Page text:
More to the point, look what happened when those teams did pass. Our Seahawks-busting quartet completed 73 percent of their passes, but averaged only 10.4 yards per completion, a rate that drops to single digits if we remove one 47-yard completion from Romo to Terrance Williams. So you can forget about hitting the home run against the Seahawks; if you're going to beat them, you're going to do it with walks and singles.

We can show this further by breaking those 105 passes down by distance. Official play-by-play breaks passes down into "short" (those thrown within 15 yards of the line of scrimmage) and "deep" (anything thrown 16 yards or more downfield). In our annual Almanacs, we break them down further into four categories:

  • Short (5 yards or less)
  • Mid (6 to 15 yards)
  • Deep (16 to 25 yards)
  • Bomb (26-plus yards)

With that in mind, here's how our quartet fared in each category, along with league-wide numbers for comparison. (These are NFL averages overall, not just averages against Seattle.)

Select Quarterbacks vs. Seattle by Pass Distance
Hawkbusters
Distance
Att
Cmp
Yds
Success
Rate
Yds/
Play
YAC/Cmp
Frequency*
Short 60 51 360 56.7% 6.0 7.0 53.6%
Mid 29 18 227 65.5% 7.8 2.6 25.9%
Deep 17 9 212 58.8% 12.5 2.6 15.2%
Bomb 6 3 100 50.0% 16.7 4.0 5.4%
 
NFL Totals
Distance
Att
Cmp
Yds
Success
Rate
Yds/
Play
YAC/Cmp
Frequency*
Short 8764 6437 46368 44.9% 5.3 6.3 48.4%
Mid 5786 3448 45692 56.8% 7.9 3.5 31.9%
Deep 2112 970 23681 48.0% 11.2 4.5 11.7%
Bomb 1456 414 18906 33.4% 13.0 7.1 8.0%
* Percentage of all passes thrown in this range.

By either Success Rate or yards per play, the Hawkbusters were by and large better against Seattle than the league average rate regardless of distance -- which shouldn't be surprising, considering they won those games. It's notable, though, that their YAC per reception was still generally lower than league average. Even in their bad games, the Legion of Boom make their tackles. Further, the Hawkbusters threw more Short passes than most teams, with fewer Bombs. (In fact, they only threw six bombs against Seattle in total, five of them by Romo.) That shouldn't be surprising either, considering their high completion rate and low yards per catch. But note also that while their frequency of Mid passes was lower than average, their frequency of Deep passes actually went up. This makes sense considering that Seattle is still largely a zone team; those Short passes were generally thrown to receivers running underneath coverage, while Deep passes went to guys running the seams behind the linebackers but in front of the safeties.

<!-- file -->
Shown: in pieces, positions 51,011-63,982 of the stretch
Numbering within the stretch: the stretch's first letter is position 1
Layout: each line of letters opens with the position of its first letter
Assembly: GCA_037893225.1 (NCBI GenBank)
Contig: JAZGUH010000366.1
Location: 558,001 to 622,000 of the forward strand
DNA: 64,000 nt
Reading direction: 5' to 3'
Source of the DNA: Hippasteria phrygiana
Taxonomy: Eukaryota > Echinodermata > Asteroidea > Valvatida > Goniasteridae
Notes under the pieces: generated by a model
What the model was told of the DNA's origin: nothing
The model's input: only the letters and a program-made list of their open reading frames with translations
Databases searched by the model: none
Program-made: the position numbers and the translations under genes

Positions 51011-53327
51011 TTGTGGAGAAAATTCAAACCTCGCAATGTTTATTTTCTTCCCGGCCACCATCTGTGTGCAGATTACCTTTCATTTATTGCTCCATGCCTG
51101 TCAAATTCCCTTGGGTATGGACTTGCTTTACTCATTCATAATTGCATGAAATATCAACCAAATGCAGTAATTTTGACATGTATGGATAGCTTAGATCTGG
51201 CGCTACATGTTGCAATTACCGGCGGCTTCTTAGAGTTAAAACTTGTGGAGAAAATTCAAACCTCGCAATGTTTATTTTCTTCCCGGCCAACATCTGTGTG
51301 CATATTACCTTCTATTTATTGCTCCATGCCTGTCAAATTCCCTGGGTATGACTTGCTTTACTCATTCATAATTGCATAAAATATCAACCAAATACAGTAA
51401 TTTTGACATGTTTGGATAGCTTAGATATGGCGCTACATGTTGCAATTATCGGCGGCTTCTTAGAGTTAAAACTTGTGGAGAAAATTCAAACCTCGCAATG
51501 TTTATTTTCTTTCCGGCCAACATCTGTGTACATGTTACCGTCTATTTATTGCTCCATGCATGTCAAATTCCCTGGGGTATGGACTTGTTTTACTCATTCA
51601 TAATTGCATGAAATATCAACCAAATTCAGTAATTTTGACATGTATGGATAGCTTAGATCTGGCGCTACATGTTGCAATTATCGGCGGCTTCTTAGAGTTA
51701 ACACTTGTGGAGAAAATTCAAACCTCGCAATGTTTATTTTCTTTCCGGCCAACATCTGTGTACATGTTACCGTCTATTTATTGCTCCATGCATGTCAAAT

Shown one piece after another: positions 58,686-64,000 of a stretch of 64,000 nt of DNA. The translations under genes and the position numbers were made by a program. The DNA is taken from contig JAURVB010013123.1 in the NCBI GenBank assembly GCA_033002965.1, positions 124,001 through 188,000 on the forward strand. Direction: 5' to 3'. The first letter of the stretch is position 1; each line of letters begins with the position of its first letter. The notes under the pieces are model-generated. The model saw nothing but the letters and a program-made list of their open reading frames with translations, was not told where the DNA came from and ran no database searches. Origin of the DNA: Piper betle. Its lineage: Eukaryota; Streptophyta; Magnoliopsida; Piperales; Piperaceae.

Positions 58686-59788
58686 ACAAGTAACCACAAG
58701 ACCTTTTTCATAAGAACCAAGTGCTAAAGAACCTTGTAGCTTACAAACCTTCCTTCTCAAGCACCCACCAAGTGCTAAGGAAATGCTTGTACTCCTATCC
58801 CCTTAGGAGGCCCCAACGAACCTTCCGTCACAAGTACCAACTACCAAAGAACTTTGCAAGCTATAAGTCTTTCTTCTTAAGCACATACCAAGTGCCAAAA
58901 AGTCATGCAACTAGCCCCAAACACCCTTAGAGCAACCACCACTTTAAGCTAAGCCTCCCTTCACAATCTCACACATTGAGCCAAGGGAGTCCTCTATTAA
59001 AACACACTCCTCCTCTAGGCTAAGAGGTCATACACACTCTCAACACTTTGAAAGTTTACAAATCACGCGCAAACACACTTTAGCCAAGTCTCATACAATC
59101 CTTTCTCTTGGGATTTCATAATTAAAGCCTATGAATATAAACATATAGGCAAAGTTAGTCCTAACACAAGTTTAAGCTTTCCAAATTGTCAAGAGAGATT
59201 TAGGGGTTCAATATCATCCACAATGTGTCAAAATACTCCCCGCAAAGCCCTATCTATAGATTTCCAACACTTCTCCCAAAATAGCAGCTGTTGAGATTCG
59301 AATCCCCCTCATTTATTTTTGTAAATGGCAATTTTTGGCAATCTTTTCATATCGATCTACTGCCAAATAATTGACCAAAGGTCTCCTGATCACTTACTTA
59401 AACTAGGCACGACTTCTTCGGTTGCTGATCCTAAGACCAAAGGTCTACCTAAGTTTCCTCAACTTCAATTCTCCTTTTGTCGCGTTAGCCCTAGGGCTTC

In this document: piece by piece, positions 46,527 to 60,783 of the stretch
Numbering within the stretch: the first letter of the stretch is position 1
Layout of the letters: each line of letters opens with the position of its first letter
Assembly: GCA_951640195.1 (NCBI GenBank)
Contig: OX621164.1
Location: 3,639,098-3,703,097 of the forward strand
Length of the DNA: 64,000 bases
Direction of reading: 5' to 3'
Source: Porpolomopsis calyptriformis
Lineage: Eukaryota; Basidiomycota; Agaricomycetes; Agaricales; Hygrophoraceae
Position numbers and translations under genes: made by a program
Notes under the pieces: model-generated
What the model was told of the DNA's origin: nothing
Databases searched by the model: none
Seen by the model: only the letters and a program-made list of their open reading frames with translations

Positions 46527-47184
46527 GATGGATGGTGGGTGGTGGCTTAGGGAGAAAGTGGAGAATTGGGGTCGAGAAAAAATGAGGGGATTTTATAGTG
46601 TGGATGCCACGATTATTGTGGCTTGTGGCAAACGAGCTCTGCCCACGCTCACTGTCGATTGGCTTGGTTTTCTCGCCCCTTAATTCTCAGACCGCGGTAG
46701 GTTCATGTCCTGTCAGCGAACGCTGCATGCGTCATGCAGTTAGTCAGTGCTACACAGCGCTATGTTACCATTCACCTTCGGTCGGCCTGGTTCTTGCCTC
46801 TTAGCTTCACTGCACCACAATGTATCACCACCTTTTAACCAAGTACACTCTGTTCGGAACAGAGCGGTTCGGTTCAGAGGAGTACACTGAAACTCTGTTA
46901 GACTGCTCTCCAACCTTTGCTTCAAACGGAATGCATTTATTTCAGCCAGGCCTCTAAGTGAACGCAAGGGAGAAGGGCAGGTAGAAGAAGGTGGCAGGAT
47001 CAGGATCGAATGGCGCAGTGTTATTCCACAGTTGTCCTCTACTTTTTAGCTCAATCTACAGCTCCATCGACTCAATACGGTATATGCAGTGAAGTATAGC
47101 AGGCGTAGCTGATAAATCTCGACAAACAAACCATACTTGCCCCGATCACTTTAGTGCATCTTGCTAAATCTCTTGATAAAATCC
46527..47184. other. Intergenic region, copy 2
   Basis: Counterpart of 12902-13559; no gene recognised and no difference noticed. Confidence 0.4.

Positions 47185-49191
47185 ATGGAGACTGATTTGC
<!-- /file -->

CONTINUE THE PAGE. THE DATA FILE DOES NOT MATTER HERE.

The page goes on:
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How does New England match up against a defense like that? We tend to think of the Patriots as a team that specializes in screens and slants. Tom Brady threw 291 passes within 5 yards of the line of scrimmage, with a DVOA of 9.6%, eighth among starting quarterbacks in both categories. His top receivers on those routes were Julian Edelman and Shane Vereen; those will be the men running underneath routes in the Super Bowl, and the ability of Bobby Wagner and K.J. Wright to cover (and tackle) them will be critical.

What about Deep balls? (As a reminder, we're talking here about those that travel 16 to 25 yards beyond the line of scrimmage.) Brady threw 69 Deep balls (eighth), with a DVOA of 60.4%. That sounds very good, but the average DVOA on Deep balls is 51.5%, and though Brady was above that mark, he was just 18th among starters. His top targets there were Rob Gronkowski, Brandon LaFell, and Edelman, so those are the men likely to score on seam routes in the Super Bowl.

(While we're talking about pass distance, we should mention that Brady was 26th among starters in DVOA on Bombs. Given his weaknesses and the strengths of the Seattle defense, big plays could be very hard to come by for New England.)

As for Gronkowski, it would be easy to look at Seattle's 18th-place ranking in coverage against tight ends and think that New England would be best-served by forcing the ball to the world's best tight end over and over again, but there's reason to think that's not the best plan. We covered Gates' big day in San Diego, but otherwise, the teams that beat Seattle did so without major contributions from their tight ends. In their other losses, the Seahawks did not allow a single tight end to gain more than 12 DYAR, and no team's tight ends to gain more than 31, despite playing against Jason Witten, Jared Cook, and Travis Kelce, each of whom finished first or second on his team in targets. It appears that Seattle gives up a small number of easy completions to tight ends in every game, but when they need to they can often take those options out of the passing game. Instead, the receivers who have done the most damage to Seattle in their losses have usually been either secondary wideouts (Terrance Williams, Brian Quick, and Chris Givens had a combined 85 DYAR against Seattle, catching six-of-six passes for 149 total yards) or running backs (Bennie Cunningham, Lance Dunbar, and Danny Woodhead totaled 86 DYAR, catching 13-of-14 balls for 122 yards). As for the top wideouts, even in their losses, Seattle largely kept those players in check. Keenan Allen, Dez Bryant, Kenny Britt, and Dwayne Bowe totaled 26 DYAR in wins over Seattle, catching 13-of-24 balls for 153 yards.